Former U.S. Attorney Reprimanded for Leaking “Fast and Furious” Documents
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Former U.S. Attorney for the District of Arizona, Dennis K. Burke was reprimanded by the Arizona State Bar for leaking two classified documents to the media involving the "Fast and Furious" gun smuggling operation. Even though the state bar admitted that the "respondent did not have a self-serving, selfish or pecuniary motive," Burke did not only have to resign his job for passing on the information to the media, but also, now after his official reprimand, he will have to shell out another $1,200 for expenses of the disciplinary proceeding.
The reprimand was with consent and Burke told the Arizona Republic "It's a fair resolution … As U.S. Attorney, my ultimate client is the United States. At the end of the day, I did not follow the process."
Notwithstanding the reprimand, the text of the resolution clearly mentioned the mitigating circumstances and observed, "these events occurred in a political context in which allegations were being published and made in congressional hearings that the (U.S. Attorney's Office in Phoenix) had failed to take actions that would have prevented the death of a federal agent."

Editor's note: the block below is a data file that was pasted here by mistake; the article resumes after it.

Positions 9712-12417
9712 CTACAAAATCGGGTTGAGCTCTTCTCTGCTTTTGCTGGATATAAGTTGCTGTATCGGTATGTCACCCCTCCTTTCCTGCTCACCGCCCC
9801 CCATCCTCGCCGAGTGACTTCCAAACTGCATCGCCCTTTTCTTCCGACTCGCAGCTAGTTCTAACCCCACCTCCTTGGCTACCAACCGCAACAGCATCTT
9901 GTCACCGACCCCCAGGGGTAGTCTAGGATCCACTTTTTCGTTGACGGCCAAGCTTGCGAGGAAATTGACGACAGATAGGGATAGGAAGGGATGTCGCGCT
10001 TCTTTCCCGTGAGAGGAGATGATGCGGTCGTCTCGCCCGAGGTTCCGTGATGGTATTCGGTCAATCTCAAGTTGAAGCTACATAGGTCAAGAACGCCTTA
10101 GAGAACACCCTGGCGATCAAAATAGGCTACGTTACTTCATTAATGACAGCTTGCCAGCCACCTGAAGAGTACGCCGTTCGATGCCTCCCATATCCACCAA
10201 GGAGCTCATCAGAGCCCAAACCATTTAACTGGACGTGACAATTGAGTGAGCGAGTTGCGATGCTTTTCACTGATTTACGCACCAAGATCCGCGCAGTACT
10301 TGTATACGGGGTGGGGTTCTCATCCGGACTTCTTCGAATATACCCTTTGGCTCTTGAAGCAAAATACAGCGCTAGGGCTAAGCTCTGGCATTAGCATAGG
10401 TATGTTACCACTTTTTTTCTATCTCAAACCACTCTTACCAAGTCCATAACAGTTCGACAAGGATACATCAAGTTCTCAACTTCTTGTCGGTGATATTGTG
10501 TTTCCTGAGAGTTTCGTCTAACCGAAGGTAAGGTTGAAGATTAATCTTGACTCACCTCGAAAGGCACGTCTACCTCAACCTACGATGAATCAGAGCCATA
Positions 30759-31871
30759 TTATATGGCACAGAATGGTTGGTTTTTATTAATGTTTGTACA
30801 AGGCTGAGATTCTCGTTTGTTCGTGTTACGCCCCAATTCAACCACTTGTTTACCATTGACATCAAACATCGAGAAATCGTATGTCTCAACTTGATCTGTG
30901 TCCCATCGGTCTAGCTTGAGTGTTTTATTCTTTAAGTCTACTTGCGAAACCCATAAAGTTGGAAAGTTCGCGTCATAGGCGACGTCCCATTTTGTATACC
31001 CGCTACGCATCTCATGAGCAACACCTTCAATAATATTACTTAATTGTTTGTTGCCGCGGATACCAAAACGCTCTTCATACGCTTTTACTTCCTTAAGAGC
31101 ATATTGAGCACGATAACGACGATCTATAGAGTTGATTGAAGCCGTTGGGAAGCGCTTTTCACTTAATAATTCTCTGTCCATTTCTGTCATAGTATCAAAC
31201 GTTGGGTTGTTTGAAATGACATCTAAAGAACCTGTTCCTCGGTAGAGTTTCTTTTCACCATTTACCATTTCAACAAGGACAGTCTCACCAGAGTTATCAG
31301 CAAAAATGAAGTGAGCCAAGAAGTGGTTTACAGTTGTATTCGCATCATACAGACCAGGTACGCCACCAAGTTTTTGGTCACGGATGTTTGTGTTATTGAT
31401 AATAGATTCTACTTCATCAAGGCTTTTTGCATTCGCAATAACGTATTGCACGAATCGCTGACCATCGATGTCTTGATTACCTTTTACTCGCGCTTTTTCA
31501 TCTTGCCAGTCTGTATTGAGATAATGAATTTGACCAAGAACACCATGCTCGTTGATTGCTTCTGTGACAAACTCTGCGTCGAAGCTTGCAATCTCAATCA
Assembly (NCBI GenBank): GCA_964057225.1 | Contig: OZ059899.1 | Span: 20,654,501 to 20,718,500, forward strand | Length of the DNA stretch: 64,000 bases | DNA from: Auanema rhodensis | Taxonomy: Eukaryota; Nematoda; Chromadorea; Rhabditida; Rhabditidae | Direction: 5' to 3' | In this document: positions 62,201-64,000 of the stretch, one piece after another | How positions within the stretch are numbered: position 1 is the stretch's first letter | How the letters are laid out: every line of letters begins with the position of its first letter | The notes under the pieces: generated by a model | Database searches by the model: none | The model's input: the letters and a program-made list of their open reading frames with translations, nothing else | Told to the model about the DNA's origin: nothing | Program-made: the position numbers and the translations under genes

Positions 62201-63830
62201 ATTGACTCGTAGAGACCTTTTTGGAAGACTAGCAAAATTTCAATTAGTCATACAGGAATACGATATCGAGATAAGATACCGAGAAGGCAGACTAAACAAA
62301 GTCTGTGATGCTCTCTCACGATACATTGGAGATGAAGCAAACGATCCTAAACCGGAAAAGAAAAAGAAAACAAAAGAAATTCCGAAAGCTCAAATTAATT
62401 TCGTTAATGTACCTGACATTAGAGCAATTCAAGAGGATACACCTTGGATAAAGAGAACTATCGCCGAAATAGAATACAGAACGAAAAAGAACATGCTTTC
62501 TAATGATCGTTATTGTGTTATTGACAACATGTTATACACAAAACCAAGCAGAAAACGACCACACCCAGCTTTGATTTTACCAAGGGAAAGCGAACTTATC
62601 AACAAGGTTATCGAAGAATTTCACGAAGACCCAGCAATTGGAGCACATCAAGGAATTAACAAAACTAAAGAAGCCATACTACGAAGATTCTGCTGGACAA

This is the first time after his resignation in 2011, that Burke made a public comment on the issue.
In December 2010, U.S. Border Patrol agent Brian Terry died in a shootout with a gang of smugglers near the Mexico border. Investigators found two weapons near the shooting scene that were tied to a cache of about 2000 guns sold to international criminals by the U.S. administration claiming a sting operation dubbed "Fast and Furious." Inconveniently, the administration had lost track of 1,400 of the 2000 guns known to have been sold through the operations to Mexican drug smugglers and criminals.
Burke was accused of improperly leaking this information to the New York Times and other media outlets in what he called an effort to protect his office and provide more transparency on the investigation.